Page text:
The Origin of SEO

  • The traditional approach to increasing Brand authority and that Brands online sales is known as search engine optimization (SEO). A quiet, yet powerful, transformation is currently taking place in many industries, especially automotive sales.
  • SEO began in the early days of the Internet and evolves daily due to the amount of online information and how to connect searchers with that information.
  • The idea was that as search engines such as Altavista, Google and Yahoo replaced directories with keyword searches on indexed web pages, certain keywords and placement of cues could be used to secure better rankings in search engine listings and engage more prospects.
  • For more than a decade, search engine optimization became an arms race in which the search engine companies would try to obscure their algorithms, and web site publishers would then try to reverse engineer what had happened, to better game the system

Why SEO is failing

  • In 2016 Google acknowledged the traditional keyword SEO approach is broken and began transitioning to structured data in order to improve search results by yielding more information on just one click.
  • Smart apps have bypassed web browsing, while vendors have been able to ride on the databases to bolster their own data collection, result: leaving dealer Brands in the dark.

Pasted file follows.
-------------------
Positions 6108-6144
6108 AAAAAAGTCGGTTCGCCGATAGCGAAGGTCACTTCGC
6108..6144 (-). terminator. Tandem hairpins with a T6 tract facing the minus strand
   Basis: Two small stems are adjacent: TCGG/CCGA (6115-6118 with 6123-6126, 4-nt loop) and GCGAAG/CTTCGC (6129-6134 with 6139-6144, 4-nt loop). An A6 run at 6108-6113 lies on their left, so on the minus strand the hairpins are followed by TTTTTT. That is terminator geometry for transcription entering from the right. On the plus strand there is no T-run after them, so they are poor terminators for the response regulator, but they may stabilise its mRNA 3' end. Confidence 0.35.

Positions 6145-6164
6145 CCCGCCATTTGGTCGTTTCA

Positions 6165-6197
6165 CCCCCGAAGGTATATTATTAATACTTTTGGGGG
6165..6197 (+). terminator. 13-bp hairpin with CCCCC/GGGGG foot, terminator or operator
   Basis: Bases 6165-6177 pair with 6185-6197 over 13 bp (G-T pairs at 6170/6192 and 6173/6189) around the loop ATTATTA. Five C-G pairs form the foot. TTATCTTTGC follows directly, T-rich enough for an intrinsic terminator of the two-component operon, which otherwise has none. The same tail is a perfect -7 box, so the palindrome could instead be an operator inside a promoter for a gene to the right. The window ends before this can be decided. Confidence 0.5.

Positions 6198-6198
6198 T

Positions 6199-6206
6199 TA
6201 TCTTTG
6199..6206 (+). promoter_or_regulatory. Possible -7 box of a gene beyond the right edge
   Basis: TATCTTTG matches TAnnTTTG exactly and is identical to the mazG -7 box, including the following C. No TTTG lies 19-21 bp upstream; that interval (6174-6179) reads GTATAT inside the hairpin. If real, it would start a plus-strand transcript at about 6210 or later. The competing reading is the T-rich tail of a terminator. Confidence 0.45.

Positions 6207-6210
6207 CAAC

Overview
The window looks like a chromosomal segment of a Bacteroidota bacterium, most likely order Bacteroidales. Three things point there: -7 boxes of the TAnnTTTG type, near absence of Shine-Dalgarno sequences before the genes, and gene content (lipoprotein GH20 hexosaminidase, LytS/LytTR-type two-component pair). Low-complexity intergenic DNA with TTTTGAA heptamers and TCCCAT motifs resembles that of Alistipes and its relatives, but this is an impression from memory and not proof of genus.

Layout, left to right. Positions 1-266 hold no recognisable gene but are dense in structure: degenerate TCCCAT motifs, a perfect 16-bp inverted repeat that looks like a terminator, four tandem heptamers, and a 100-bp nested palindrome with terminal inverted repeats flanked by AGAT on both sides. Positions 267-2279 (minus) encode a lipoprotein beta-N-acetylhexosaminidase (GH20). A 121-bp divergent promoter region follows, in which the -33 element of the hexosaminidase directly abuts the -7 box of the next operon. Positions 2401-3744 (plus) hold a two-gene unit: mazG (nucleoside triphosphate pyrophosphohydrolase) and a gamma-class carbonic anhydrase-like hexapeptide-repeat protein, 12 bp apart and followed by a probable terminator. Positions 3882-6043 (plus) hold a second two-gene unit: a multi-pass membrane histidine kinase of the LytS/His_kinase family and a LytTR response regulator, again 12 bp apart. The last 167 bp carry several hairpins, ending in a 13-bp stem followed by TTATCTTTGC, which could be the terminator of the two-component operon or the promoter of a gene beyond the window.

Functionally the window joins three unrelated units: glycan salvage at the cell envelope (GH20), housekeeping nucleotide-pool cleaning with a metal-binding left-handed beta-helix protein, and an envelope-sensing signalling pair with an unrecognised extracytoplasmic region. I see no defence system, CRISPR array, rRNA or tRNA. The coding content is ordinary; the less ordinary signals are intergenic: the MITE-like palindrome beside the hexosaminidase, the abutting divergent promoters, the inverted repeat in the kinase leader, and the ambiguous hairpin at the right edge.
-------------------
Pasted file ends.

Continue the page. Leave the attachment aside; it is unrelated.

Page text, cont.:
• Additionally, too many actors are trying for the coveted top spots, trying to use ad word combinations that increasingly look like trying to win the lottery.
  • Finally, too many resources are being spent on markets and audiences that are simply not prime for completing a car purchase from a dealership - too far away, wrong demographic, and in general too used to also trying to game the system.
  • This is not just a problem with auto sales ... it is something that is endemic to the whole "search engine" approach.

Introducing Knowledge Graphs

Why a Knowledge Graph is So Important

Knowledge Graph panels are prime real estate in Google SERPs, giving users instant access to hyper-relevant information without needing to click a link, and gives marketers a golden opportunity to boost their visibility. All thanks to machine readable information.

  • A graph is a mathematical construct that shows entities (things) and relationships that tie these things together. Very beneficial for local search and local relationships.
  • Such graphs can describe any data situation, such as the relationships between cars and dealers, dealers and customers, customers and salespeople, and dealer communities.
  • Each entity then forms a context - a way of looking at how that entity connects with everything else.
  • Both the entities and the relationships are given globally unique names (computer readable). Once a resource is named, that name will always apply to that resource.